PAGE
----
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Frances Crook's blog · 23 Aug 2019

Children deserve better than a flawed inspection of a failing service

Frances Crook in front of office bookshelves

An inspection of the Surrey youth offending team (YOT) rated it as ‘inadequate’ and among the ten worst-performing in the country.

It is my view that children who are in conflict with the criminal law should be seen and treated as children first, and children’s services should be responsible for all children, no matter who they are or what they have done. Inspections should be carried out by people who are looking at the well being of children, and not seeing them as ‘offenders’.

The YOT was failing to help children into education and it was taking months to get children appointments with mental health services. The good news was that staff were enthusiastic and committed. But enthusiasm is not enough.

I could see no evidence that the probation inspectorate had spoken to any children, odd when it is commonly good practice to consult service-users. Otherwise, how would you know what is really going on? I am disappointed at the lack of consultation and involvement as I understood this was to be a priority of the new chief inspector, but maybe it is in the pipeline.

Odd, too, that there was no discussion of outcomes. Of course it is well known that criminal justice interventions are often counter-productive, so maybe it is hardly surprising that an inspection service that only considers these as an option for children could not look at what happens as a result, as it would find failure.

For an inspectorate to urge any service dealing with children to push them into the route to prison is truly shocking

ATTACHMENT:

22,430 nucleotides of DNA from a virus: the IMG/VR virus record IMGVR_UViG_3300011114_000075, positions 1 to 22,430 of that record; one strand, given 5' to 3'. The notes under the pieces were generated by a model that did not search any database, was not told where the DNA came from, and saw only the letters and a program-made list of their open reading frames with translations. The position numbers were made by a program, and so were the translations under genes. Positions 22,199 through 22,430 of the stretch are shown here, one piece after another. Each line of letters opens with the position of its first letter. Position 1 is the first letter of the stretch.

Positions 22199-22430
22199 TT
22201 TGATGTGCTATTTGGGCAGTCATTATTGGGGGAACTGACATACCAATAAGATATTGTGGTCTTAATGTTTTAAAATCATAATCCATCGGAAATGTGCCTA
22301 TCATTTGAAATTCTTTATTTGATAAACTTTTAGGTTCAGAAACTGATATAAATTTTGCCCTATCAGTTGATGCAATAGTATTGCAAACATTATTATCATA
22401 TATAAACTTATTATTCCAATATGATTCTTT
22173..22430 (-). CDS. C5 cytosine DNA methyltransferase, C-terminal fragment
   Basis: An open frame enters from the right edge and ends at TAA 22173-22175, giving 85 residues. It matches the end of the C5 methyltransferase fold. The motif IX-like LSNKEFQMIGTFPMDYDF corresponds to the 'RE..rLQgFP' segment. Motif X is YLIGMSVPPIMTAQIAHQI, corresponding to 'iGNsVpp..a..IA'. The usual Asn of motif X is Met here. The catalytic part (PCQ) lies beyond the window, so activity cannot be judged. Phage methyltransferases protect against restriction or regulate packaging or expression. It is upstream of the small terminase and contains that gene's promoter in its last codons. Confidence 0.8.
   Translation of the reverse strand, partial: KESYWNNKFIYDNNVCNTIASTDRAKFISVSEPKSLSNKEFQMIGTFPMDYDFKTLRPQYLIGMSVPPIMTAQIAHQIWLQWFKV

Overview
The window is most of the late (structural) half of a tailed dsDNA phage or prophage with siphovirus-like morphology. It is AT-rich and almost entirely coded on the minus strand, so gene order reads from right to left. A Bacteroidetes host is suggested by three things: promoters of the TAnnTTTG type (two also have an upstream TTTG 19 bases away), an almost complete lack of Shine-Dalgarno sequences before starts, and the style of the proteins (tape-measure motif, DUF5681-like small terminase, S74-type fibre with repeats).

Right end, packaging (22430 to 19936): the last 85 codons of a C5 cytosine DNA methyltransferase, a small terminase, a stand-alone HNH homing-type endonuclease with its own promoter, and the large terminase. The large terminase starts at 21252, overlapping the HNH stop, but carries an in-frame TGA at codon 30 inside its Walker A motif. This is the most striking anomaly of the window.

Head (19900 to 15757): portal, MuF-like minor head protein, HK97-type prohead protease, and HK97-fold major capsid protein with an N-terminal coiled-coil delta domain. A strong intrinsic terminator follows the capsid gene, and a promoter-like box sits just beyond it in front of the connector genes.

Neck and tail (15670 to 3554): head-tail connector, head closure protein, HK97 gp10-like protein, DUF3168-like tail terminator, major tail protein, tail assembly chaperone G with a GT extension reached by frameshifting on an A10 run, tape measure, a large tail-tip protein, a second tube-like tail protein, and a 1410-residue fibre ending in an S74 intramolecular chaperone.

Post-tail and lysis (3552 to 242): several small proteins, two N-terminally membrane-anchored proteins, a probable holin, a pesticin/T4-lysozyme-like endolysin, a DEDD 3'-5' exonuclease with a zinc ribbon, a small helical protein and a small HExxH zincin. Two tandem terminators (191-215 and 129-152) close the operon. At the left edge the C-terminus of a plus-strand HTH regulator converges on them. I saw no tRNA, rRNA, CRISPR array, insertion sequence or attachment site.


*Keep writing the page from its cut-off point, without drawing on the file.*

The inspection paid lip service to the fact that children who engage in offending are often victims and, as we know, could well be being exploited by ‘county lines’ or being abused by adults in multifarious ways. But, inspectors failed to look at referrals to child protection services or to examine any histories of victimhood. Perhaps if they had talked to some of the children they might have been enlightened.

I was shocked to see that the probation inspectors criticised the YOT, and presumably the police, for giving children several chances. Shoving children deeper into the criminal justice is known to be a disaster. The youth courts are sending disproportionate number of BAME children to custody, particularly on remand, and there are still far too many children in prison when they should be dealt with by mental health or other services. Prisons are places of abuse, as the recent Urgent Notification on Feltham jail has highlighted. For an inspectorate to urge any service dealing with children to push them into the route to prison is truly shocking.

None of this excuses Surrey YOT for failing to care for children and divert them from criminal activity. We all want children to live healthy, happy and safe lives. All children who come to the attention of the authorities, for whatever reason, should be given the support they need to thrive. The most challenging children need the most skilled support, focused on that individual child and their particular circumstances.

I do not think that a criminal justice inspectorate primarily focused on adult offenders is the agency to guide service for children. I do not think that children who have complex needs and challenging behaviour should be hived off to services that see them primarily as offenders. They are children. They deserve a chance. Lots of chances, that give them a future.

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